Another common technique to cancel a recording contract is the use of California Civil Code Section 2855, the so called "Seven-Year Statute". According to this statute, "a contract to render personal service...may not be enforced against the employee beyond seven years from the commencement of service under it." Hence, the Seven-Year Statute prevents a record contract from being enforceable against an artist for longer than seven years.
In general, most recording agreements run for a period of one year, followed by at least four one year optional periods (the "term"). Often, the periods are contingent upon delivery of recorded product. In other words, instead of providing that a period of the agreement will be one year, the term provision may read that a period will last, for example, "one year, or a period of eight months after delivery of a specific number of recordings, whichever is later." A term based on delivery would be open-ended, because the period is dependent upon an unknown future date when the recordings are actually delivered. However, because of Section 2855, few artist contracts are written for a period of more than seven years.
Furthermore, under Section 2855, any employee (i.e. artist) who is a party to a contract to render personal service in the production of phonorecords may not invoke the code as a means of departure until the employee first gives "written notice to the employer... specifying that the employee from and after a future date certain specified in the notice will no longer render service under the contract" by reason of the expiration of the seven year time limit.
Nevertheless, it is important to note that Section 2855 does allow for a record company to sue an artist for monetary damages if, after seven years, the artist terminates the contract and signs with a new company but still owes the first company one or more records. Obviously, however, since the music industry is generally unpredictable with respect to sales, such damages would be speculative.
Interestingly Ms Braxton [discussed last time], who signed her first recording agreement in August 1989, initially utilized Section 2855 when - prior to her bankruptcy petition - she filed a suit against LaFace in the Los Angeles Superior Court on the basis that her agreement became invalid in August 1996. Apparently, before the civil action was filed she had held discussions with her label about adjusting the terms of the contract, but the talks had reached an impasse. (Again, it would appear that the filing of the Section 2855 action was a negotiating ploy.) LaFace countersued Braxton for breach of contract and then Braxton filed the bankruptcy action which put a stay on the lawsuits.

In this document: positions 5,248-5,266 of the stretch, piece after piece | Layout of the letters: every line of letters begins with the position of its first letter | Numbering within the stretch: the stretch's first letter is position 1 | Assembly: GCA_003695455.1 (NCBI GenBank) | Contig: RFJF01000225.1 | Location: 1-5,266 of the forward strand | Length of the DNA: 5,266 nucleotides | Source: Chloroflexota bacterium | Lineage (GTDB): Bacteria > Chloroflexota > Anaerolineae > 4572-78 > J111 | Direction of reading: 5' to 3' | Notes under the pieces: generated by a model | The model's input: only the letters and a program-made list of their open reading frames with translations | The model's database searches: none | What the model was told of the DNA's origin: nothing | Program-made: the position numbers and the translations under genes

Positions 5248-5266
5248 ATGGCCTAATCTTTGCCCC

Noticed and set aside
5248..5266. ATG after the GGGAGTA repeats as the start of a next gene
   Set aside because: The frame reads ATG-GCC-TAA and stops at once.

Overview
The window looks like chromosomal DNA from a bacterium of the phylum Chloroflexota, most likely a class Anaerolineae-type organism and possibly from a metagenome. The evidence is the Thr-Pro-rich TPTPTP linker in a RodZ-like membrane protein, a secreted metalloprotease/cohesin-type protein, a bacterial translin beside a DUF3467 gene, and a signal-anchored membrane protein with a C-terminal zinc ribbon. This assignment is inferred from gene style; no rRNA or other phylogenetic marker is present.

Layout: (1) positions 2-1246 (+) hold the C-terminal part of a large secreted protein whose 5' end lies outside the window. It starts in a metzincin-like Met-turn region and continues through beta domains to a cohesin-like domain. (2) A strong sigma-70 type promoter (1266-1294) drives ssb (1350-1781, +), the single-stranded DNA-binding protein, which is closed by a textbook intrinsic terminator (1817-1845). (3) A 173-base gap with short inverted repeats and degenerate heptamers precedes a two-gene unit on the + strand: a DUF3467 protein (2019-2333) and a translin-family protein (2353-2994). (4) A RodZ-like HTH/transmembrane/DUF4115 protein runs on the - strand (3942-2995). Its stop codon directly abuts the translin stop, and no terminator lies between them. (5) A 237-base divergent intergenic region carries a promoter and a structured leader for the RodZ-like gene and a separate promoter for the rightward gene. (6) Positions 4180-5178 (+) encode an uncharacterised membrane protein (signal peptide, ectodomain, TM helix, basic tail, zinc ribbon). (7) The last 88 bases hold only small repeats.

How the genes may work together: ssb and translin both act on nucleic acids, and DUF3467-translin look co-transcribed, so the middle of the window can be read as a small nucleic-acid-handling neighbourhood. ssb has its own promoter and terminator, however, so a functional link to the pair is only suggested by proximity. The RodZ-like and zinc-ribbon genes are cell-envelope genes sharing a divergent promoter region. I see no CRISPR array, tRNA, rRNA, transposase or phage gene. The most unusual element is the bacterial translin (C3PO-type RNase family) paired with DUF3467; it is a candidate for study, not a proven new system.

In the same fashion as Braxton, other high profile artists have used Section 2855 as a lever in the renegotiation of - or exit from - an existing agreement. In 1992, recording star Luther Vandross filed a suit against Epic Records in Los Angeles Superior Court claiming he was no longer bound to his 1981 contract. The very next year, former Eagle Don Henley became embroiled in a Los Angeles Superior Court action with his label, Geffen Records, wherein Henley sought to terminate his 1984 contract. Thereafter, in 1994, Henley's Eagle brethren Glenn Frey was involved in a similar lawsuit when MCA Records sued Frey after he attempted to end his deal. In that same year, the band Metallica challenged its contact with Elektra Records when it asked the court to dismiss the band from its contract. In 1997 the Smashing Pumpkins notified Virgin Records that it would not render future services to the label under the contract it signed in 1991. These disputes have all been settled out of court, and thus the judiciary has not had a chance to rule on the implications of Section 2855.
Equally important, the Vandross, Henley and Frey cases involved an interesting issue that was not adjudicated because of the settlements, but which might impact the outcome of such a situation if it went to trial. In these three matters, although the original contracts between the artist and label were more than seven years old when the artist attempted to leave the deal, there had been subsequent amendments made to the contracts, and the amendments were not seven years old. Hence, the labels argued that the amendments counted as new contracts. Fortunately, on this point there is some guidance. In a New York case involving singer Melissa Manchester and her record company Arista, the court held that an amendment to a contract can stop the seven year clock (or start it anew) if the amendment is so all- encompassing as to amount to a new contract, and if the artist freely elected to extend the term from an equal bargaining position. The amendment issue notwithstanding, Section 2855 is the device most commonly introduced by a disgruntled artist when seven years has elapsed since the date of contract execution.
[part 3 next time]
Ben McLane Esq